Summer Pruning for Herbs



Mexican Oregano loves the summer heat! Picture taken at The Herb Cottage
Mexican Oregano loves the summer heat!
Picture taken at The Herb Cottage

Here in my area of Texas, from mid summer until at least the end of September, it is very hot, humid and stressful for our plants, even the hardy herbs. (It’s stressful for the gardener, too… but that’s a topic for another discussion!)

One way to help our herbs survive the summer weather is to prune them back so they don’t have so much plant matter to keep hydrated. It is easier for the roots to deliver water to shorter stems and the plant stays looking healthier and prettier, too. 

Herbs That May Need Pruning


Healthy Peppermint Plant

Mints tend to become leggy by this time in the summer, unless you’ve really been using them a lot to keep their growth compact.

I find this is the perfect time of year to prune the mints back. The intense heat of late summer here in Texas is not kind to mints. So, I like to prune off the long growth and dry it for use in iced teas and allow the plant to put on new growth from the roots. This practice gives the plants some rest from having to pump so much water out to the ends of the stems during the hottest time of the year.

You can prune all the way to the ground, if you like. They’ll come back beautifully, provided you keep the plants watered.

Mint Flower- don't be afraid to let your mints flower. The flowers bring beneficial insects to your garden. Use the flowers in teas and drinks, too!
Mint Flower- don’t be afraid to let your mints flower. The flowers bring beneficial insects to your garden. Use the flowers in teas and drinks, too!


This is also a good time to divide your mints. Whether they’re growing in containers or in the ground, you can dig sections out or dig (or de-pot) the whole plant and see where new little sections have started themselves. Clip those off the main plant and replant or repot them. If you see brown or shriveled roots on the main part of the plant, prune those off, too. Then, repot or replant the main plant- or discard it if it looks tired or if the center of the plant has died out.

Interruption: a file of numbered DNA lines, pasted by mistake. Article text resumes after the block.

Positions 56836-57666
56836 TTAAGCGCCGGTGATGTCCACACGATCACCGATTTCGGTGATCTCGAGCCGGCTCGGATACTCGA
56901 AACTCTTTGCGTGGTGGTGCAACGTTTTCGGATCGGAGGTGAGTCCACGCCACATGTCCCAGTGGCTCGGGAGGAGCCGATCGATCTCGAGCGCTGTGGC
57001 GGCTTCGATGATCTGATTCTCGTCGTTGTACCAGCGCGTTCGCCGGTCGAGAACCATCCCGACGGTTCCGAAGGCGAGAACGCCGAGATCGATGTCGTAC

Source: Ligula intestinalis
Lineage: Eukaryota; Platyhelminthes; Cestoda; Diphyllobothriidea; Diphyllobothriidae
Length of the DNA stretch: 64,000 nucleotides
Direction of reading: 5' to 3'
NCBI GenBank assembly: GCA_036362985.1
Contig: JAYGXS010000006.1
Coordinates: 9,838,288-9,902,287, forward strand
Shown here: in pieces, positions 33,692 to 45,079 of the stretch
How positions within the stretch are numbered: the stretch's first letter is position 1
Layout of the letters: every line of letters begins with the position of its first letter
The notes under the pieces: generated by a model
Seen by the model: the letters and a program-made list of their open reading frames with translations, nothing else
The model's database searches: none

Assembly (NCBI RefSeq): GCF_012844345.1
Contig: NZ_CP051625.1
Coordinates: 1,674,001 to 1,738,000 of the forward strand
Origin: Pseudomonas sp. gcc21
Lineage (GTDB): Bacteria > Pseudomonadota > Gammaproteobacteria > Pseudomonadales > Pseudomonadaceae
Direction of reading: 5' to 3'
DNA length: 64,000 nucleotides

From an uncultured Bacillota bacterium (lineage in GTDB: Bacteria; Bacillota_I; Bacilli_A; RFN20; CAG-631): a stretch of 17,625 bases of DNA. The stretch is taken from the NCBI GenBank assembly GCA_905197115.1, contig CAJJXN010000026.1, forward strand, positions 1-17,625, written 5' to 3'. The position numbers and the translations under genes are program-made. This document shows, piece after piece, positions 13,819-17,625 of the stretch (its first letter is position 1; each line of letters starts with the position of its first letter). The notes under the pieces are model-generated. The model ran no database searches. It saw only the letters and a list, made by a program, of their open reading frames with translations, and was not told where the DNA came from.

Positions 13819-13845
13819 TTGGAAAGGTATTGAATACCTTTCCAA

This mint need pruning! I'll take it all the way to the soil line.
This mint need pruning! I’ll take it all the way to the soil line.


Just remember to keep all the plants watered well after pruning,  transplanting or dividing and you’ll be rewarded with new growth in just a few weeks. Meanwhile, you have the dried mint for your tea.


Blooming Greek Oregano. Picture taken at The Herb Cottage
Blooming Greek Oregano. Picture taken at The Herb Cottage

By this time of year, my oregano and marjoram have flowered or are flowering. Since these are perennial plants, you can enjoy the flowers and leave them on until they are played out. Flowers from the oregano family bring beneficial insects to your garden and they are pretty. If you like, you can clip them for cut display or use them to flavor your cooking.

There are several types of oregano designated a ‘flowering oregano’ or ‘ornamental oregano’. These are cultivars that have been bred for their more dramatic flowers. Alas, some of the flavor has been lost from these types and they are best used as hardy ornamental landscape plants.

Blue Oregano. Not great flavor, but a striking plant when in bloom!
Blue Oregano. Not great flavor, but a striking plant when in bloom!